Senators weigh whether to move forward on Kavanaugh confirmation vote
Saul Loeb-Pool/Getty Images(WASHINGTON) — Senators are expected to vote on whether to move Brett Kavanaugh’s nomination forward at 10:30 a.m. Friday morning, though it’s unclear if Majority Leader Mitch McConnell has the votes to push President Trump’s Supreme Court nominee through. If the cloture vote does pass, the confirmation vote will likely be held on Saturday.
“We don’t know how it’s going to go until the votes get cast,” Senate Judiciary Chairman Chuck Grassley said Friday morning.
Republicans need a simple majority of 51 to invoke cloture and move forward with the final vote tomorrow.
Where do senators stand?
Senators spent Thursday weaving in and out of a secure room on Capitol Hill, called an SCIF, where the FBI report was available for review. The report included more than 40 pages of interviews, which all 100 senators were able to access in rotating time blocks beginning at 8 a.m. Speaking on the Senate floor, McConnell said there would be “plenty of time” for senators to review the material before Friday’s cloture vote.
If Republicans don’t have the votes to cut off debate on Friday, it cannot move forward to a final vote.
Standing in Kavanaugh’s way are a handful of key swing votes. The group of moderate senators who could ultimately make or break his nomination includes Sens. Jeff Flake, R-Ariz., Susan Collins, R-Maine, Lisa Murkowski, R-Alaska, and Joe Manchin, D-W.Va.
Flake and Collins, while saying they are still undecided how to vote, indicated they were satisfied with the FBI’s additional investigation, comments the White House would find encouraging.
Their votes will likely hinge on what is in the FBI’s report. Kavanaugh’s confirmation process has been rocked by multiple sexual misconduct allegations, all of which Kavanaugh has vehemently denied.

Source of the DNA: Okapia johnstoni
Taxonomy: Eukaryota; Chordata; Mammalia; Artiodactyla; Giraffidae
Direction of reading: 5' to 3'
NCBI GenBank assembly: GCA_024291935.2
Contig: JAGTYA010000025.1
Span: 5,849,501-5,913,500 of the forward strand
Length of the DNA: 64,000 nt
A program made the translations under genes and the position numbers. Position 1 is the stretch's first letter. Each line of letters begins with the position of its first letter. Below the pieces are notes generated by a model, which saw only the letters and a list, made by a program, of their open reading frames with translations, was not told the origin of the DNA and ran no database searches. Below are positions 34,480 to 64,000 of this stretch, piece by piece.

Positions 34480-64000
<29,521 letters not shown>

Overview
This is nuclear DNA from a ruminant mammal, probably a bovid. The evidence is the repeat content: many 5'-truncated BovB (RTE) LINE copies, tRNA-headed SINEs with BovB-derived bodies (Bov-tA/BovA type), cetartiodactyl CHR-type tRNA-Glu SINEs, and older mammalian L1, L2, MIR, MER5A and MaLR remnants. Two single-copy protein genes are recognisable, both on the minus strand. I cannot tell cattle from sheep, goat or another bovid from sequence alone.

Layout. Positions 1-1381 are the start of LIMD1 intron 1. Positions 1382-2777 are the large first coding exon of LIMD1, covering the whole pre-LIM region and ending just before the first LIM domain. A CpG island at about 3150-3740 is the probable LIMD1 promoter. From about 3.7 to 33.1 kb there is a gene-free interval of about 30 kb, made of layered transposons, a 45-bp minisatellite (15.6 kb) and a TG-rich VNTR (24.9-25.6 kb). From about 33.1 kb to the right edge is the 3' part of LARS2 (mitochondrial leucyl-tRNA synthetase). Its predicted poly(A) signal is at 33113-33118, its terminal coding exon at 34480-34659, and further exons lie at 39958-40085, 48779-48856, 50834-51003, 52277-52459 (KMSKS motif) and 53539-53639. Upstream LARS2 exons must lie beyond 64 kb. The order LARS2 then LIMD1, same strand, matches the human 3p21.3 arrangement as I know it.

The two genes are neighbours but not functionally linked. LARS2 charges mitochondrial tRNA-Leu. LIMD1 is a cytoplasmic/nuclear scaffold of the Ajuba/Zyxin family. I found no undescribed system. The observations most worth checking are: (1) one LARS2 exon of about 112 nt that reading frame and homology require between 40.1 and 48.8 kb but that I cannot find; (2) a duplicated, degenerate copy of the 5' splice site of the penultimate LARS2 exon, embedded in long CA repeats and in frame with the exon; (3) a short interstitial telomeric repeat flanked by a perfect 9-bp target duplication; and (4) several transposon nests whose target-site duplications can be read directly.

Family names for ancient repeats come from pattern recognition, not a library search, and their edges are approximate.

What was the FBI directed to investigate?
The FBI was directed to look into “credible” allegations of sexual misconduct made by Christine Blasey Ford and Deborah Ramirez against Kavanaugh.
The White House specifically requested FBI interviews with four people: Kavanaugh’s high school friends Mark Judge and P.J. Smyth; Leland Keyser, who Ford claimed was at the party where the alleged assault took place; and Ramirez, whose lawyers provided a list of more than 20 additional witnesses to interview.
Ford claims Judge was in the room when she said Kavanaugh assaulted her.
The FBI also interviewed Christopher “Squi” Garrett, another classmate of Kavanaugh’s who appeared on the July 1 calendar entry.
The White House received the FBI report Wednesday night, according to a statement by deputy White House press secretary Raj Shah.
“With Leader McConnell’s cloture filing, senators have been given ample time to review this seventh background investigation,” Shah said. “This is the last addition to the most comprehensive review of a Supreme Court nominee in history.”
The report has not been released to the public. McConnell has insisted that it remain private.
How has Kavanaugh responded?
As lawmakers emerged from the secure room Thursday, some Republicans said they would be outright yes votes for Kavanaugh, while Democrats suggested the White House had tied the FBI’s hands by not allowing more witnesses to be interviewed.
Sen. Richard Blumenthal, D-Conn., claimed the White House had “straightjacketed this investigation.”
On Thursday evening, the embattled judge defended himself in an op-ed in the Wall Street Journal.
Under the headline “I Am an Independent, Impartial Judge,” Kavanaugh wrote: “I was very emotional last Thursday, more so than I have ever been. I might have been too emotional at times.”
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